The pattern for the oven was based on a Forno Bravo design which I bought. I laid it on melamine. I followed the plans exactly. the good thing about using the insulation is it is somewhat forgiving and if you take your time can be trimmed easily. I used a sawzall to trim it. I also used a sander (yes, an electric sander) to smooth out the final mold. It's very smooth.
Using 2" rigid foam insulation I "carved" the form for the pizza oven cavity. The floor area is 32". Because this is for home use I didn't want to make a huge oven - 32" should accomadate 1-2 - 10inch pizzas.
I used something like 5-6 sheets of the insulation. I made a simple circle maker to make the circles and the round arch.
I made the arch too small (notice the flat pieces under it) and this broke apart when I removed the mold from the cast. Make it all one continuous piece next time.
I had thought I would "pour" the cement, so I built a negative mold with spray foam - bad idea. I ended up just casting on the mold and melamine board. Worked great.
Be sure your cement isn't too wet when casting on the mold - too much slump slides down. You can see that a little bit on a front shot of the cast - notice how the bottom is thicker than the top, you want to avoid that as much as possible.
If you start and the cement is too wet, throw it back into the bucket and mix in a little dry cement - not an approved method but it will work.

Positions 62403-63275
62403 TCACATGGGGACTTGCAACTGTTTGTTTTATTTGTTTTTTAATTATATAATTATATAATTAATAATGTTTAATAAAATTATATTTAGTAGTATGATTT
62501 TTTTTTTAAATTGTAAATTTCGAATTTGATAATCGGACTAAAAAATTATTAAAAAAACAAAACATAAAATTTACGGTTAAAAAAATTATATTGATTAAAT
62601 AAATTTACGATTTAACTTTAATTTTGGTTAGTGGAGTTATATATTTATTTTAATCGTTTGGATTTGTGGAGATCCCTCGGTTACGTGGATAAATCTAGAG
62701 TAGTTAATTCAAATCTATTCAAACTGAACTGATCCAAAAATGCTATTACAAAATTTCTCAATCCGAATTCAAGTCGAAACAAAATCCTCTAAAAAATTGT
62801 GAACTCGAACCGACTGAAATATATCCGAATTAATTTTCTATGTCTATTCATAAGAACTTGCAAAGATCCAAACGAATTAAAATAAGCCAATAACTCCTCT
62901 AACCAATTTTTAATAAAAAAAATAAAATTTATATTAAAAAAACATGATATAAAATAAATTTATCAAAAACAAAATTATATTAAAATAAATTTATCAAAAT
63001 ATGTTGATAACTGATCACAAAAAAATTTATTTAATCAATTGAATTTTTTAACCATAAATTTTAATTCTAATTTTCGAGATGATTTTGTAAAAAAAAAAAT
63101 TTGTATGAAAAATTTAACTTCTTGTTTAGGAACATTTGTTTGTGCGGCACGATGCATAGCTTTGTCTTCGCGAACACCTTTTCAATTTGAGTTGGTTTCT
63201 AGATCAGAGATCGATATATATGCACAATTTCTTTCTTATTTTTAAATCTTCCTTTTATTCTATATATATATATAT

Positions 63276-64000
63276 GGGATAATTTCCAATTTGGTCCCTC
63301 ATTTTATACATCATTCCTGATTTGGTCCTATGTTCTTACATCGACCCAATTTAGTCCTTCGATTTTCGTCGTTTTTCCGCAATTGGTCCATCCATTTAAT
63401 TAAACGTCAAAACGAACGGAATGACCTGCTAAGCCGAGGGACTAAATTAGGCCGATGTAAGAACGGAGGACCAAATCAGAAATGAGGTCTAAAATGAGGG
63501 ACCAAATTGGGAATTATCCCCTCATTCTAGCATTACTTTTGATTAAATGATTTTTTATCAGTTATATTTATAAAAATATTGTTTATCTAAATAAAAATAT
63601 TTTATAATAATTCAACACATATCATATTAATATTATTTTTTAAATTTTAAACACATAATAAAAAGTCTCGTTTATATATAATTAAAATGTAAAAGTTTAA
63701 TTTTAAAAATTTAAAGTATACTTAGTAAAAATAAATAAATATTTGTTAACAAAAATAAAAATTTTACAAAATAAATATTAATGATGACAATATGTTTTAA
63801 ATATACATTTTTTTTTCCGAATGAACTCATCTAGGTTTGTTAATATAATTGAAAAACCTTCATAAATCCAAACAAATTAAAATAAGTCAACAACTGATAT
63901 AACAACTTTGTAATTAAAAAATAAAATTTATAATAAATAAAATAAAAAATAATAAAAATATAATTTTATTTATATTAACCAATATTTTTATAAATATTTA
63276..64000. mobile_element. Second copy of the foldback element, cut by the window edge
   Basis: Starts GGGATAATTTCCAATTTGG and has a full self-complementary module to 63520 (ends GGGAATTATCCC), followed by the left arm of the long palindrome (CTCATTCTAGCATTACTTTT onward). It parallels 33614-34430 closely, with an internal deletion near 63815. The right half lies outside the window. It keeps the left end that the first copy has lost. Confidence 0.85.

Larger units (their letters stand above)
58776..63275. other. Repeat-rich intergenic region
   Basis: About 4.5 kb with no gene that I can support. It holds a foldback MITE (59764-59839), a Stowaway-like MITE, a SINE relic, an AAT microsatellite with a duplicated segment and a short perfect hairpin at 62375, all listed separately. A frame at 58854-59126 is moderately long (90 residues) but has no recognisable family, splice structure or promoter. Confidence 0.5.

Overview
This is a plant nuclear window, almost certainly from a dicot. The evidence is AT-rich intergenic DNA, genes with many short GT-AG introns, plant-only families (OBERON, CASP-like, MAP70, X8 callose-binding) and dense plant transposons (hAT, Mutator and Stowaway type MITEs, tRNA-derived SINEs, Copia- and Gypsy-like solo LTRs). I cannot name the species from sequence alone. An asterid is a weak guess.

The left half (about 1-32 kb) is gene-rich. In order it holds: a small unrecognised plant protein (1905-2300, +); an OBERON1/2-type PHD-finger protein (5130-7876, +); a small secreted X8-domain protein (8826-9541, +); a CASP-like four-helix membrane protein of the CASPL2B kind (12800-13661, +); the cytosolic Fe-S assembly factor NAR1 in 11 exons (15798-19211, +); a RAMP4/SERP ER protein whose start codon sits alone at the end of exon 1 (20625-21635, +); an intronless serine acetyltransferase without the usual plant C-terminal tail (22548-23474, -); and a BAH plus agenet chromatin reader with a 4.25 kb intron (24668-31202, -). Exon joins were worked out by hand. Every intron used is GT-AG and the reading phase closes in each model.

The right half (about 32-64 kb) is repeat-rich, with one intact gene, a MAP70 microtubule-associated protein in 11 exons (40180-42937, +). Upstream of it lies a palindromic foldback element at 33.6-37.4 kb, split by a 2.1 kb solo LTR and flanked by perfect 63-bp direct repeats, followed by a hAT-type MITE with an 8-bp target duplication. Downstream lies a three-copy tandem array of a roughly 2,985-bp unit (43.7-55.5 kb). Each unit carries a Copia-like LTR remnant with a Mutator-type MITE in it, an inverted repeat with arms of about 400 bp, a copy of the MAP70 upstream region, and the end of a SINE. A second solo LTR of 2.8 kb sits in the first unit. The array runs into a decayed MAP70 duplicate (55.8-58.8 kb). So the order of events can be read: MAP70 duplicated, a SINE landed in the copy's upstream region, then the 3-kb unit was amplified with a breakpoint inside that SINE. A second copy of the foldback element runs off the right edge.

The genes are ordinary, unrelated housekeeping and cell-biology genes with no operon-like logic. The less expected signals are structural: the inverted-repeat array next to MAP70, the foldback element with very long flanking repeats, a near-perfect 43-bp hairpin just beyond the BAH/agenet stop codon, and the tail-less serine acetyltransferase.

The mold did not release from the cast as I'd liked. I wrapped the mold in food wrap film. I think if I used plastic sheeting (3 mil+) it would have released easier. I also should have caulked around the bottom edge of the mold so cement wouldn't creep under the mold and in the process made it harder to release the mold.
Good news is the mold is mostly intact and I have a better plan for next time.
As I have said un-molding the cast was tricky/hard. Getting it off the melamine board was straight forward. I had put long screws in the mold to hold it in place - bad idea, use short screws as they come out easier.
The cast weights a couple hundred pounds so lifting it up off the melamine required muscles and lucky I have a strong family!
I left it on it's back because I didn't like the thin edge on the oven side of the chimney. I made a cardboard form and built it up. I'll post the repair before and after.
I've built a few outdoor kitchens using steel framing so I thought I would use it for the base of the oven. The studs are 12" OC vs 16" and the top studs are 10" OC. I reinforced the front portion over the arch to help support the weight and the oven landing which will stick out approx. 8". I will have a couple of supports for the oven landing. This will make the front visually interesting too. It's also why the two studs above the arch are faced flat - the supports will be anchored to these.
The oven floor will be made from refractory cement poured into this mold. The thickness will end up being just a couple of inches (one bag) but I think it will work just fine.
I will be pouring a "slab" of vermiculite concrete on the base, then setting the floor and oven on the slab.
Here is a small time lapse of the casting process. If you notice at one point I scrape away the cement and re-mix it. The cement was too wet and was slumping.
The oven floor is 32" and I used roughly 7 bags of refractory cement
Here is a video of un-molding the form from the cast.